Building a multi-frequency IR detector? (Arduino sample/DSP)

I'm in need of guidance!

I want to build a generic IR remote control receiver. Unfortunately, those guys come in many kinds of protocols and carrier frequencies. One way to do it is to get a bunch of pre-made detectors at various frequencies, and tie them all to different input pins. However, that will cost a lot! Another way to do it is to sample a phototransistor with 940 nm center sensitivity, and run some DSP on the signal on the Ardy itself (at 16 MHz, it might keep up).

So, I wired up that circuit (+Vcc, photo-transistor, A0 in, 600 kOhm, GND), and then became sad when I realized that analogRead() takes a significant amount of time to complete. The documentation says 100 microseconds, and I don't have data to say that it's wrong. That gives a 10 kHz sample frequency, which doesn't work well with 38 kHz (or up to 60 kHz!) carrier frequencies.

So -- I will only ever sample one analog pin, so any kind of multiplexing is not needed. Is there some way to lock the multiplexer at a particular input and sample at a higher frequency? Or is the ADC just slow?

analogRead is not the way to go. An IR receiver yields a digital (on/off) output, so you ought to use digitalRead.

Use direct ADC registers manipulation, up to ~150 kHz: http://oscilloscopeexpress.blogspot.com/ And you need buffer amplifier, with output impedance a few hundred ohms, your 600 k is way too much even for 10 kHz sampling.

runaway_pancake: An IR receiver yields a digital (on/off) output, so you ought to use digitalRead.

That's true. But I'm using a phototransistor. Because I want to sample broad-spectrum IR, rather than just a specific carrier frequency. And when sampling a phototransistor, or other analog input part, I need analogRead().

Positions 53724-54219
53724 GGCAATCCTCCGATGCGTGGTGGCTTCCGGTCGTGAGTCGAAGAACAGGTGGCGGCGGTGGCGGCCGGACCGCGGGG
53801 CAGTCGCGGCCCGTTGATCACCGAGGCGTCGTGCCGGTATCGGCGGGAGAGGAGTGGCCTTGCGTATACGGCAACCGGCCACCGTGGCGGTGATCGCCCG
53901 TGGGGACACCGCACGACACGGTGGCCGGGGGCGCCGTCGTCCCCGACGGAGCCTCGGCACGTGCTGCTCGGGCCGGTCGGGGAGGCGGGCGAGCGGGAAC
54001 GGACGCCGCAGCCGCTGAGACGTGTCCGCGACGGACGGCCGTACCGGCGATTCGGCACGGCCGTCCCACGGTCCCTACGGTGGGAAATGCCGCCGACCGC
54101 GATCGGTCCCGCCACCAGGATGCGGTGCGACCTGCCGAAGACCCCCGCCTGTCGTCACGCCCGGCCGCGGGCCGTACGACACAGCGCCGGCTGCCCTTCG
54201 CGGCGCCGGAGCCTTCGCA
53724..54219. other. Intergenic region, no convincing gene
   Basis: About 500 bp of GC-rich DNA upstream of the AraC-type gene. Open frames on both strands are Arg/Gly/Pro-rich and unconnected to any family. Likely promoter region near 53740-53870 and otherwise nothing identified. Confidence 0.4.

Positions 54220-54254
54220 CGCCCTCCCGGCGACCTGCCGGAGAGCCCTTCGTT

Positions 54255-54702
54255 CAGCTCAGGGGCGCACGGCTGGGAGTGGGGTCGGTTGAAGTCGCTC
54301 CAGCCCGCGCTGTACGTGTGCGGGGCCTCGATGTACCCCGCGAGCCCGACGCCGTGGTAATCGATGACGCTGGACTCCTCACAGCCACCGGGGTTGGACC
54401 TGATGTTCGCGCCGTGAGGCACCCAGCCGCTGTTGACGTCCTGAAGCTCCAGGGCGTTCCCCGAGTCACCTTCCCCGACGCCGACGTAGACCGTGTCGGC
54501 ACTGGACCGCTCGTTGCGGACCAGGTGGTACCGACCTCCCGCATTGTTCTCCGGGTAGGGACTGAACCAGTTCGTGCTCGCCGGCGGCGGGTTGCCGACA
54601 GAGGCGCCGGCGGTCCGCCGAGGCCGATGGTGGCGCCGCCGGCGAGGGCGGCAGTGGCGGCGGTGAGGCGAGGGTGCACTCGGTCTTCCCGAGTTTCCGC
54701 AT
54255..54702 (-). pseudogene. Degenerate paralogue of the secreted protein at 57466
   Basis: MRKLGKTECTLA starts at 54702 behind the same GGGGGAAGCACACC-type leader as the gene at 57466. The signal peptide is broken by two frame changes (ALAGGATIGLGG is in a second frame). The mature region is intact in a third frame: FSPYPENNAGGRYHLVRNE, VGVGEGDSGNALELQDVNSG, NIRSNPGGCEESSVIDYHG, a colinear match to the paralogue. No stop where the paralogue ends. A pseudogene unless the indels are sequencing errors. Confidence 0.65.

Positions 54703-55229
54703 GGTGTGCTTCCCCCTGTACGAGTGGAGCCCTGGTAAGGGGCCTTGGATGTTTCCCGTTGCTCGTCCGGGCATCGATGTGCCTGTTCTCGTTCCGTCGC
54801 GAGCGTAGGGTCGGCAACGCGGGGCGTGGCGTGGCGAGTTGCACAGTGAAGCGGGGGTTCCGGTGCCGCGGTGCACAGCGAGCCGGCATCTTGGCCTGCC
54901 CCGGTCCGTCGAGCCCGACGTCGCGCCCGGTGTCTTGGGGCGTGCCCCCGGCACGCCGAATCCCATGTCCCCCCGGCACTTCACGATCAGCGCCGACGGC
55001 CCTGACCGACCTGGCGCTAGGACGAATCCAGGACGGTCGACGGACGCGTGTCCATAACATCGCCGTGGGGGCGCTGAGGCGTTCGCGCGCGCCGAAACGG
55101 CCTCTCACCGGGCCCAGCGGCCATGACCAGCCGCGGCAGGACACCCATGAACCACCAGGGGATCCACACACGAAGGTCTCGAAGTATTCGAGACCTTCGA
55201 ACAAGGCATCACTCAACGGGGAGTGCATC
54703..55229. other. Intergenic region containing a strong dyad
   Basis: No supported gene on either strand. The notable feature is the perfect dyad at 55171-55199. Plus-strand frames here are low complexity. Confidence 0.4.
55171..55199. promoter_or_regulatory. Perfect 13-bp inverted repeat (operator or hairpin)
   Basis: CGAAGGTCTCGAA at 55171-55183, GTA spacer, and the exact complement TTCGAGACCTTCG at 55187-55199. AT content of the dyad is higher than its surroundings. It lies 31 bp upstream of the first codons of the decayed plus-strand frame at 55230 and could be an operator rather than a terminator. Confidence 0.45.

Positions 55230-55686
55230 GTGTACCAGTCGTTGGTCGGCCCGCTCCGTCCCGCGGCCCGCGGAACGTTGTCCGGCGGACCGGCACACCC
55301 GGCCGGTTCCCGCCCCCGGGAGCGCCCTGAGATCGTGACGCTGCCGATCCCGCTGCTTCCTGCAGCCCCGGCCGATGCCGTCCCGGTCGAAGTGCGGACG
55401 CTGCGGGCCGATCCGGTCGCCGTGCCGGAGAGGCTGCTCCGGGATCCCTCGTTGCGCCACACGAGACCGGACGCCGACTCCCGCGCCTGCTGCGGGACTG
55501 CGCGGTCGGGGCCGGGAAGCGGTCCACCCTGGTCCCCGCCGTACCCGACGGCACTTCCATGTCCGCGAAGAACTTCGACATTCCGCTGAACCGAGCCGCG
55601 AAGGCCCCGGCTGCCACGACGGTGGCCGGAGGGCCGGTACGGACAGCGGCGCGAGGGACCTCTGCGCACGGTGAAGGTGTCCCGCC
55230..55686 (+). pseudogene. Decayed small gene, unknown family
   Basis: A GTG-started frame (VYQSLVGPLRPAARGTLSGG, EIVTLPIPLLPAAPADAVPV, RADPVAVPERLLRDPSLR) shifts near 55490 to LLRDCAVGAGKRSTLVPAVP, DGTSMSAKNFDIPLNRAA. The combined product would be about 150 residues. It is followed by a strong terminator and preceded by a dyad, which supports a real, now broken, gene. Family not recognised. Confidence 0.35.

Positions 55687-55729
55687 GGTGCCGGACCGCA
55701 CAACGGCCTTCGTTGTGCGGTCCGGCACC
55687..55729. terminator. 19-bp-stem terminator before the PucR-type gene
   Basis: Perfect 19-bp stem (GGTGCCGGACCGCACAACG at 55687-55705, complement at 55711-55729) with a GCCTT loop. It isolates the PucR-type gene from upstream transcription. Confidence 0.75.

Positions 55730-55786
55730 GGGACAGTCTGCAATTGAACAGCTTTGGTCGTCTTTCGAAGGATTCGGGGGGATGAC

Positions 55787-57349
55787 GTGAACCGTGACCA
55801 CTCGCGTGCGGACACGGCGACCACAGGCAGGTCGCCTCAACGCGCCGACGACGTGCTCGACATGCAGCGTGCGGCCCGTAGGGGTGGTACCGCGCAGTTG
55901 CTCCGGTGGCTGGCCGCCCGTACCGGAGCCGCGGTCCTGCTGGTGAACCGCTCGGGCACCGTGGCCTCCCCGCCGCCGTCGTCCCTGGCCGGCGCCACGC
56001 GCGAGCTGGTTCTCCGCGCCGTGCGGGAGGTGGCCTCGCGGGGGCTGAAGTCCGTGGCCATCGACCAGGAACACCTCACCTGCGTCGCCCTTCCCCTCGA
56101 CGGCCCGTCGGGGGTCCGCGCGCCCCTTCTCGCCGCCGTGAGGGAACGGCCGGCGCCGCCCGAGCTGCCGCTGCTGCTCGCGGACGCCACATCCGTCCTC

Magician: Use direct ADC registers manipulation, up to ~150 kHz: http://oscilloscopeexpress.blogspot.com/ And you need buffer amplifier, with output impedance a few hundred ohms, your 600 k is way too much even for 10 kHz sampling.

That's an interesting article! It's more like what I want to do. I also assume that you mean input impedance, rather than output impedance ;-) I'm wondering whether I'll end up putting in an opamp of some sort, and end up building a comparator out of the photo transistor... But then how do I do automatic gain in software?

I also assume that you mean input impedance, rather than output impedance ;-)

In this concept design, arduino analog pin is input, with DC impedance 100 MOhm, or so (the same time around 10 kOHm for AC). Phototransistor plus resistor to ground are signal source with output impedance around half value of the resistor. This is output impedance.

But then how do I do automatic gain in software?

I don't think you need automatic gain control in common sense, as there is no issue if signal get distorted, but you do need feed back to compensate different lighting conditions. In this simple design, value of R should be variable, to keep output of the circuitry around 1/2 Vp all the time. Probably, you can use JFET instead of R, and arduino will drive PWM to gate via RC filter

Have you got any solution?

The OP left sometime within the >8 years since they opened this thread.

akshaypatil419: Have you got any solution?

No it was a silly idea in the first place.